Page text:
Tuesday, November 13, 2012

A liberal's take on why Romney lost

Joe Trippi was worked on the presidential campaigns of six Democrats.  Fox News teamed him with Karl Rove to monitor this year's campaign.   At no time this year did either Trippi or Rove think that Ohio, a critical state, ever leaned toward Romney.  Trippi explains exactly when it became clear to him that Romney would surely lose Ohio and therefore the Presidency as well:
Sometime before the conventions I was doing some focus groups in Ohio when I saw the dam break against Mitt Romney among undecided voters. They were undecided but when you asked them why they were not voting for Romney they would volunteer that they were worried about Bain Capital or didn’t like him hiding his tax returns, or that Romney wanted the auto industry to go bankrupt – fair or not – the unanswered negatives on Romney had taken hold – and I knew in my gut Ohio was over – Romney would never win it.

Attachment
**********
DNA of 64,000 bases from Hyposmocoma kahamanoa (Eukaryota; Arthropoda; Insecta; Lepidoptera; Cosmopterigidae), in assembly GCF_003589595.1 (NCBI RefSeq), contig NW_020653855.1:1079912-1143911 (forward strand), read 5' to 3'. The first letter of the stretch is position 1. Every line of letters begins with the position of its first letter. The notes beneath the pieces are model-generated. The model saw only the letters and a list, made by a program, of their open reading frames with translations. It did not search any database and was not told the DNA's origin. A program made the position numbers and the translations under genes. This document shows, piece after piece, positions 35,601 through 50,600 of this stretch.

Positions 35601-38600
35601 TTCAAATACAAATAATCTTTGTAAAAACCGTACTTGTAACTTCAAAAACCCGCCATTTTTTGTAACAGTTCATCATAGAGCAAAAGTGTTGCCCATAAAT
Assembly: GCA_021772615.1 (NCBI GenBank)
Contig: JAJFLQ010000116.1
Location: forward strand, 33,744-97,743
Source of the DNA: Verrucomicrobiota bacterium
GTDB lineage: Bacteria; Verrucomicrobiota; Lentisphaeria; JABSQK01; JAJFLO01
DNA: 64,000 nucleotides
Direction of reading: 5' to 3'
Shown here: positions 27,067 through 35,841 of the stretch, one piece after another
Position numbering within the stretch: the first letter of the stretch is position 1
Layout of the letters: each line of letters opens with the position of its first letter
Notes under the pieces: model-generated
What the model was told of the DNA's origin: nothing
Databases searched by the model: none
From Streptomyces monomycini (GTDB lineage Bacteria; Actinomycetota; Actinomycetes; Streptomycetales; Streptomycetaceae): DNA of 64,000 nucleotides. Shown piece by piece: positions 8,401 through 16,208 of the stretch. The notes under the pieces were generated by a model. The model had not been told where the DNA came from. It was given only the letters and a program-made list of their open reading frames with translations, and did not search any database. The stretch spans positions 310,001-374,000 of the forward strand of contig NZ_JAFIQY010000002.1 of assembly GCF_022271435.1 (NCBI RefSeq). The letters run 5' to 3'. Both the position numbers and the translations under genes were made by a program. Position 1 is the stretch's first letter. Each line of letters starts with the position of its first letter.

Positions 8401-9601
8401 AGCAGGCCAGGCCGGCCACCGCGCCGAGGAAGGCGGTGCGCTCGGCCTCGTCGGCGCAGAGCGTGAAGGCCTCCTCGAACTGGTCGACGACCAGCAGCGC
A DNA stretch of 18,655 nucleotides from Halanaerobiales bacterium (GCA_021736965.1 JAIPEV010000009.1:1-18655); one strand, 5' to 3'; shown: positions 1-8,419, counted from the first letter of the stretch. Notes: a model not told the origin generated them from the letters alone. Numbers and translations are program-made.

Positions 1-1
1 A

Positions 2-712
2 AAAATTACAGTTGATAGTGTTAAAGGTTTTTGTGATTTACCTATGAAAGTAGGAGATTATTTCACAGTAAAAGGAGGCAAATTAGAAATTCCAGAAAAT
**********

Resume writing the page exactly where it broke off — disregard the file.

In other words, Obama's concentrated negative campaigning in Ohio over the summer worked.  Subsequent polling showed that, in Ohio, Romney never recovered.

ASIDE:  Why was Ohio a critical "must win" state?  What makes it so special?  The answer comes from ranking the states from the easiest for Romney to win to the most difficult.  As Karl Rove calculated it, the easiest for Romney were the ones that McCain won in 2008.  The next easiest were the three states: Indiana, North Carolina and Virginia.  But, winning all those was still not enough.  Romney had to win several of the seven toss-up states.  Of those seven, however, Florida and Ohio were the biggest (most electoral votes).  Unless Romney won both Florida and Ohio, it was hard to see any other way for Romney to get the needed 270 electoral votes.  That made Florida and Ohio "must win" states.  In the end, Romney lost both Florida and Ohio.

Peggy Noonan's take on why Romney lost

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